If your dog isn't improving, or is getting worse from his group play experiences, STOP.
Article: Why Not the Dog Park?
Sleep-overs and play dates. Hikes with other dogs and their owners. Play dates with familiar, socially appropriate dog-friends. Small, well-regulated play groups of just a few dogs who compliment each other's personalities and play style, respect each other's needs and set fair boundaries. Good mentors! They should mostly wander, sniff, nap, and explore together, interspersed with occasional bouncy chase games.
Sniff Spots where you and your dog's good friends can rent the area for private play dates rather than take your chances at a public off leash area and hope that the other dogs and owners will be a good experience for your dog.
Why doesn't my dog like other dogs?
Why don't other dogs like my dog?
Only a small percentage of dogs actually enjoy meeting and interacting with every dog they see.
As you can see from the chart below, only 10% of dogs truly enjoy meeting and playing with random new dogs. Just as many do not, and will say so, becoming reactive if approached by a dog on the street. They just want to go on about their day, undisturbed.
80% of dogs are either Tolerant or Selective. They put up with rudeness; this doesn't mean they welcome it! They have good friends that they enjoy hanging out with and playing with. But they don't want to meet every dog and they don't want unknown dogs intruding into their personal space.
From DOG'S DISCLOSED, Johannesburg, South Africa:
DON’T FORCE ME TO BE SOCIAL!
"Do we like everyone we meet? Do we all enjoy socialising and spending time with lots of different people? I certainly don’t and refer to myself as a “caninetrovert” – a person that much prefers to spend time with dogs rather than people. Maybe I’m a little different to the “norm”, but be that as it may, we are all individuals with different personality styles and social preferences.
Some of us are extroverts, gaining energy from interacting with people; some of us introverts, who find people draining and need alone time to recharge our social batteries and some of us are somewhere in between.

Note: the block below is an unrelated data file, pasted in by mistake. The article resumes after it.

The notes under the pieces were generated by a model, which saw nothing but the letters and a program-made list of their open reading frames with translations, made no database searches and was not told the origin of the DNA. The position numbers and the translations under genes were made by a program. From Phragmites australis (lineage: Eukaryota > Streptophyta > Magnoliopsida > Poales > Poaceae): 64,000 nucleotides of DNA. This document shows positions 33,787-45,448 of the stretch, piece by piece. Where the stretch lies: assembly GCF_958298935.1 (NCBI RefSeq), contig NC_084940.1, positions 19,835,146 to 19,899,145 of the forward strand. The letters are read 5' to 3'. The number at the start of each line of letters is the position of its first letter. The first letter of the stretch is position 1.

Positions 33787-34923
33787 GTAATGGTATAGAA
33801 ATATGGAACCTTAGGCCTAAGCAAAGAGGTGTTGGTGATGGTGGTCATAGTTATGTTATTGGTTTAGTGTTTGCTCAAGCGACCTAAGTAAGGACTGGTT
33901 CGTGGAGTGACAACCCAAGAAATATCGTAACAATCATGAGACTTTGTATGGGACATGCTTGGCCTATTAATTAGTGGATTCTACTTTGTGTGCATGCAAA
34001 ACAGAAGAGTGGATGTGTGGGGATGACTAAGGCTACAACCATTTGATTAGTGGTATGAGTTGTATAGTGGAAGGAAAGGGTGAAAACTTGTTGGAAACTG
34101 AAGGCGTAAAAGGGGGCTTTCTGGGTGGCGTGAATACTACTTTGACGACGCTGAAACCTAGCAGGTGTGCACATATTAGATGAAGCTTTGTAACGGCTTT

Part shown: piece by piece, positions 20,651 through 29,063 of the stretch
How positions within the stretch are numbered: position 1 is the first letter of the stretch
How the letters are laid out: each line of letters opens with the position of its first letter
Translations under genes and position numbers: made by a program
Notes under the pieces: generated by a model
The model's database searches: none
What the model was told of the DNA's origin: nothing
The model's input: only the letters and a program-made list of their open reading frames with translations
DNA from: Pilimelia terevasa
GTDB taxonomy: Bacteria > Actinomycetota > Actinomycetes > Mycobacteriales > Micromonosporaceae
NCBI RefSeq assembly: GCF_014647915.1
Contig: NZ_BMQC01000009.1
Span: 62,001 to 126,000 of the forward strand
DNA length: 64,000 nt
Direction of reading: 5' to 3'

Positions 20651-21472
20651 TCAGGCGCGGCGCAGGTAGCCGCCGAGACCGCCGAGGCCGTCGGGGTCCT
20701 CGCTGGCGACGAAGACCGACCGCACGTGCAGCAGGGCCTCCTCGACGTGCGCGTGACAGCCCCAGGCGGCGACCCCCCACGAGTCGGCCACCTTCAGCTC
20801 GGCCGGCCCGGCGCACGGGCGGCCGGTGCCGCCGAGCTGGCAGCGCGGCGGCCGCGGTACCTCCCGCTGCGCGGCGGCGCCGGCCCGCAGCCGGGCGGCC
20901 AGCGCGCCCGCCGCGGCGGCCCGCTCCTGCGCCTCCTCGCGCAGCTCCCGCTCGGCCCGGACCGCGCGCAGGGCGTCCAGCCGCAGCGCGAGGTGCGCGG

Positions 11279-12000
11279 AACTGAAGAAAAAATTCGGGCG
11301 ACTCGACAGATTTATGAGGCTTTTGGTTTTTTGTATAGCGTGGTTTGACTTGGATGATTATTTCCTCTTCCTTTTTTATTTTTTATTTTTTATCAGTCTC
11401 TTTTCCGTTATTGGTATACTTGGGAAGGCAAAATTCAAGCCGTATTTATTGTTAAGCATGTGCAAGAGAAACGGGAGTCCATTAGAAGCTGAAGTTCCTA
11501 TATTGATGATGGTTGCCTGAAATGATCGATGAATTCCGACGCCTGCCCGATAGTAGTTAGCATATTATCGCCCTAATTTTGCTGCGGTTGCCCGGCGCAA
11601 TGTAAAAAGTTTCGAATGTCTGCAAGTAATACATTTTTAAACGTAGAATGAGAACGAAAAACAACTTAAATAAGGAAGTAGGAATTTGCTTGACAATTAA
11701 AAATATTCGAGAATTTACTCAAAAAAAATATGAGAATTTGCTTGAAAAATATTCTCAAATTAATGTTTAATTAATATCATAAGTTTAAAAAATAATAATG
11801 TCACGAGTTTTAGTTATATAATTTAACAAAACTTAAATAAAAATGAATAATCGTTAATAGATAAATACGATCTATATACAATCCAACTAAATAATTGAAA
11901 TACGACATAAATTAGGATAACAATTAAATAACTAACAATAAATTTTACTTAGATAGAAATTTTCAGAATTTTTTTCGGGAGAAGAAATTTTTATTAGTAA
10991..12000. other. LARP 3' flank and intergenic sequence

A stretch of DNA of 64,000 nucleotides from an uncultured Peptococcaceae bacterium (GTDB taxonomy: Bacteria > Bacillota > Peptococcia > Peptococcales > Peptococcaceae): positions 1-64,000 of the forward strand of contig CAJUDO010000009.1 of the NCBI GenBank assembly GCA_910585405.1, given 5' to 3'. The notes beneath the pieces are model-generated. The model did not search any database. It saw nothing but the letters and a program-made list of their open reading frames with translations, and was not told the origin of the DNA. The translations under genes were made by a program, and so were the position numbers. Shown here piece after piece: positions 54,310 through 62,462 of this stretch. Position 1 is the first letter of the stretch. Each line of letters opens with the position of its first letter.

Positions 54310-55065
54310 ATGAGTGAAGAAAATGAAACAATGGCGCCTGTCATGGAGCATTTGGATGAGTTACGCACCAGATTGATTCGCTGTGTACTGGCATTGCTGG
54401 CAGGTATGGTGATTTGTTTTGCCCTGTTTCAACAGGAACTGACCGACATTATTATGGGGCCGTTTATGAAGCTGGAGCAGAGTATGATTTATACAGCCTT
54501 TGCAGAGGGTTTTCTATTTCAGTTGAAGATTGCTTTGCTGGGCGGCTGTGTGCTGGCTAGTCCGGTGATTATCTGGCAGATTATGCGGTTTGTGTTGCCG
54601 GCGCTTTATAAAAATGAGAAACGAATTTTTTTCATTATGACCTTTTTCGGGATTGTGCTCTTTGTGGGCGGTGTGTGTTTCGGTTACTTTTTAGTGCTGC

If we acknowledge that we are all different in this way, we also need to acknowledge and accept that our dogs are similar.
They could be overly affectionate or fiercely independent, approachable or nervous, energetic or laid back, confident or cautious, sociable, tolerant, selective or reactive.
We may be really disappointed when our dogs turn out not to be the socialite we expected them to be.
Some may even see this as a behaviour problem that needs to be “fixed”. Sometimes it can be improved, especially if the cause is from a negative experience, but genetics, breed tendencies, individual personalities, health and age all contribute to tolerance levels and sociability.
Accept your dog for who they are, allow them to choose whether they want to be sociable or not, respect their choices and never force an interaction that your dog is not comfortable with."
HELPING YOUR PARTY ANIMAL IN CLASS AND IN PUBLIC
Set up Contingencies: IF / THEN
You set the expectation. You control what behaviors get rewarded.
Your dog should assume that he is NOT going to meet other dogs on the street or in class. Getting to meet should be the exception, not the rule.
When he does get to meet other dogs or people, there should be specific expectations in place. You will insist that, in order to get to meet, he will:
Approach calmly - no pulling, no straining
Listen and follow directions: full attention on handler before release